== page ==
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Volcanoes on Earth - a Dynamic Planet

Posted on December 04 2022

Volcanoes on Earth - a Dynamic Planet


Dear Educator,

The recent volcanic eruption on Hawaii’s Big Island reminds us at Maps101 that planet Earth is an active, moving, shifting celestial body. This week, we explore active volcanoes and the Ring of Fire, Hawaii’s origins, and tectonic plates. We also will look at two activities that use dynamic maps to explain more about volcanoes and tectonic plates. It is easy to forget that Earth itself is dynamic. This week’s volcanic eruption helps illustrate how Earth is in flux, dispelling the common misconception that Earth is inactive.
Mauna Loa, a volcano in Hawaii, erupted on November 28, 2022, for the first time in 38 years. It is on Hawaii’s Big Island, but it is not threatening the population there. The volcano is in Hawaii Volcanoes National Park, which is not located near inhabited land.  What may affect people, however, is the ash and volcanic gases that are emitted. This GNN article goes into further detail about this recent geological event.

Project this map of active volcanoes around the world. Divide the class into groups and have each group research about one of the volcanoes on the map so that every volcano has been researched. Groups should provide their findings to the class as a slideshow with text explanation or posters.


The Hawaiian Islands sit out in the middle of the Pacific Ocean. They are the islands farthest from any large land mass in the world. They are on a hot spot—where magma pushes material to the surface through the Pacific tectonic plate. This article goes into detail on how the Hawaiian chain was formed and why the islands continue to grow.


Many of the volcanoes in the world are located in the Pacific Ocean. Project the map and help students identify the map key and how to read the map. They should be able to identify individual volcanoes and those that are within the Ring of Fire. Interested students can conduct further research on the Ring of Fire and present their findings to the class.


To introduce a discussion of tectonic plates, you can use this map. It illustrates that the Earth’s outer crust is not one, solid mass. Instead, it is made up of large plates that move and interact. This interaction helped shape the landforms we have today. Ensure that students understand what tectonic plates are before they begin the next activity.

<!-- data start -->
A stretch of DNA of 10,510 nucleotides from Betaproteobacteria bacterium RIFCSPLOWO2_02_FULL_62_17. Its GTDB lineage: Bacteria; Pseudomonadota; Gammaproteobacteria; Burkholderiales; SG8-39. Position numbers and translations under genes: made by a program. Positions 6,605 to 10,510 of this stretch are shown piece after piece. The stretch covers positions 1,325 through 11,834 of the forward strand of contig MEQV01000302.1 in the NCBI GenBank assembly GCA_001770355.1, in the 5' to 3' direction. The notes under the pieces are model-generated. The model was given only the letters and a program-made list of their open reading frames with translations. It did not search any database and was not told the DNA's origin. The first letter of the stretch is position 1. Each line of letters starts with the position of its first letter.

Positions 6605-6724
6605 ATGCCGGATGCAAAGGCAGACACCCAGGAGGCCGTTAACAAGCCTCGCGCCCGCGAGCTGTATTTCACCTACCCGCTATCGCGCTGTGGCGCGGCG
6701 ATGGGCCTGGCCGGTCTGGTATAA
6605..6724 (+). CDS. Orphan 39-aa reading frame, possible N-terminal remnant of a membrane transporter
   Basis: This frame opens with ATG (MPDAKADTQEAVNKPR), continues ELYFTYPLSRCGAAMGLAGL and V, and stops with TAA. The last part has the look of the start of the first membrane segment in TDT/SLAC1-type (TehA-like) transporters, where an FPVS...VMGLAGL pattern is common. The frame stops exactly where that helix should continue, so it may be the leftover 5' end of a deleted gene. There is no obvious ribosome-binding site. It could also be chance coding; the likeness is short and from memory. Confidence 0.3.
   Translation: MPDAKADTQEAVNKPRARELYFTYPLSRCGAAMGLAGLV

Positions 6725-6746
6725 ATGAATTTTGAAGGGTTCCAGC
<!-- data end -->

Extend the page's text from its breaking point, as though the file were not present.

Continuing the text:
GeoInquiries use a dynamic, layered map with complete lesson instructions for students, on numerous topics in a variety of subject areas. This GeoInquiry is in the Earth Science collection. Students will investigate how properties of volcanoes are influenced by the crust and plate boundaries nearest them. They will describe how magma surfaces at plate boundaries and hot spots. They will also focus on how melted crust is involved in the creation of volcanoes as well as influencing the properties of volcanoes. Help students make the connection between this activity and the makeup of the Hawaiian Islands.


To further delve into tectonic plates, this GeoInquiry activity explores the relationship mountains and volcanoes have with the boundaries of tectonic plates. Students will calculate plate movement and identify active mountain ranges. GeoInquiries can be assigned to the whole class, in groups, or individually. You may want to use this as an extension for gifted and talented students, since it delves deeper into the topic.


Thank you for taking this tour of content that is available on Maps101 about volcanoes and Earth. We hope our weekly tour of topics in this GeoJournal helps not just inform you of themes you can focus on throughout the year, but that it also draws your attention to content you may not have realized is available. Happy hunting for more content that benefits your class this school year. And don’t forget to favorite to save what you use often for easy access.

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